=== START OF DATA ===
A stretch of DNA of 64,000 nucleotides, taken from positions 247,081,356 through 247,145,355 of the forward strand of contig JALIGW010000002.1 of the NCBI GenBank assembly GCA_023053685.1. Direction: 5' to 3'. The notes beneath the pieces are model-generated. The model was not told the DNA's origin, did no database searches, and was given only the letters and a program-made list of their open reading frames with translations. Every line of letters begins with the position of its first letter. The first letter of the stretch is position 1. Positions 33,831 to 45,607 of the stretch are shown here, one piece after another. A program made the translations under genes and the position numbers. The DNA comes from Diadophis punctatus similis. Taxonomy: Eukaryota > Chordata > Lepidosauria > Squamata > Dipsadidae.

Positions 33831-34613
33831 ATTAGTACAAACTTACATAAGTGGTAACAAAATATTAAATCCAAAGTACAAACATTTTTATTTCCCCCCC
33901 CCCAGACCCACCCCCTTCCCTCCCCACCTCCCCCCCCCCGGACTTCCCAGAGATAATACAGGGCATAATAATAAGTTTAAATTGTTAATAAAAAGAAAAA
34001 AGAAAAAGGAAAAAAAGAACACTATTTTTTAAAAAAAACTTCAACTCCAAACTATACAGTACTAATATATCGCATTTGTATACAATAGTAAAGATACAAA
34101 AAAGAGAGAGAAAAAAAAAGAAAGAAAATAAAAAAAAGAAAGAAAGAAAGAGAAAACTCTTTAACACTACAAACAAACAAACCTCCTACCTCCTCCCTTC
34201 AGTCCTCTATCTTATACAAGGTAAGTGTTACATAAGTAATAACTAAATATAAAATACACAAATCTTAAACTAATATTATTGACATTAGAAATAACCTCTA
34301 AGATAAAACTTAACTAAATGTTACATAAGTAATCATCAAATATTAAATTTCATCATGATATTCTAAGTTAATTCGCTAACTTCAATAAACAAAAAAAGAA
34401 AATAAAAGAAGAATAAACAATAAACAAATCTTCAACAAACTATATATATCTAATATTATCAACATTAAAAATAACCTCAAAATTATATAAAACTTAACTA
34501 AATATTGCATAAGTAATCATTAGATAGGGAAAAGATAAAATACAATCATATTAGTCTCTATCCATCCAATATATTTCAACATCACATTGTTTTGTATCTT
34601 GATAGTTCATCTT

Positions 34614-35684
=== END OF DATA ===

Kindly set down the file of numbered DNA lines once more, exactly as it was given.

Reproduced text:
A stretch of DNA of 64,000 nucleotides, taken from positions 247,081,356 through 247,145,355 of the forward strand of contig JALIGW010000002.1 of the NCBI GenBank assembly GCA_023053685.1. Direction: 5' to 3'. The notes beneath the pieces are model-generated. The model was not told the DNA's origin, did no database searches, and was given only the letters and a program-made list of their open reading frames with translations. Every line of letters begins with the position of its first letter. The first letter of the stretch is position 1. Positions 33,831 to 45,607 of the stretch are shown here, one piece after another. A program made the translations under genes and the position numbers. The DNA comes from Diadophis punctatus similis. Taxonomy: Eukaryota > Chordata > Lepidosauria > Squamata > Dipsadidae.

Positions 33831-34613
33831 ATTAGTACAAACTTACATAAGTGGTAACAAAATATTAAATCCAAAGTACAAACATTTTTATTTCCCCCCC
33901 CCCAGACCCACCCCCTTCCCTCCCCACCTCCCCCCCCCCGGACTTCCCAGAGATAATACAGGGCATAATAATAAGTTTAAATTGTTAATAAAAAGAAAAA
34001 AGAAAAAGGAAAAAAAGAACACTATTTTTTAAAAAAAACTTCAACTCCAAACTATACAGTACTAATATATCGCATTTGTATACAATAGTAAAGATACAAA
34101 AAAGAGAGAGAAAAAAAAAGAAAGAAAATAAAAAAAAGAAAGAAAGAAAGAGAAAACTCTTTAACACTACAAACAAACAAACCTCCTACCTCCTCCCTTC
34201 AGTCCTCTATCTTATACAAGGTAAGTGTTACATAAGTAATAACTAAATATAAAATACACAAATCTTAAACTAATATTATTGACATTAGAAATAACCTCTA
34301 AGATAAAACTTAACTAAATGTTACATAAGTAATCATCAAATATTAAATTTCATCATGATATTCTAAGTTAATTCGCTAACTTCAATAAACAAAAAAAGAA
34401 AATAAAAGAAGAATAAACAATAAACAAATCTTCAACAAACTATATATATCTAATATTATCAACATTAAAAATAACCTCAAAATTATATAAAACTTAACTA
34501 AATATTGCATAAGTAATCATTAGATAGGGAAAAGATAAAATACAATCATATTAGTCTCTATCCATCCAATATATTTCAACATCACATTGTTTTGTATCTT
34601 GATAGTTCATCTT

Positions 34614-35684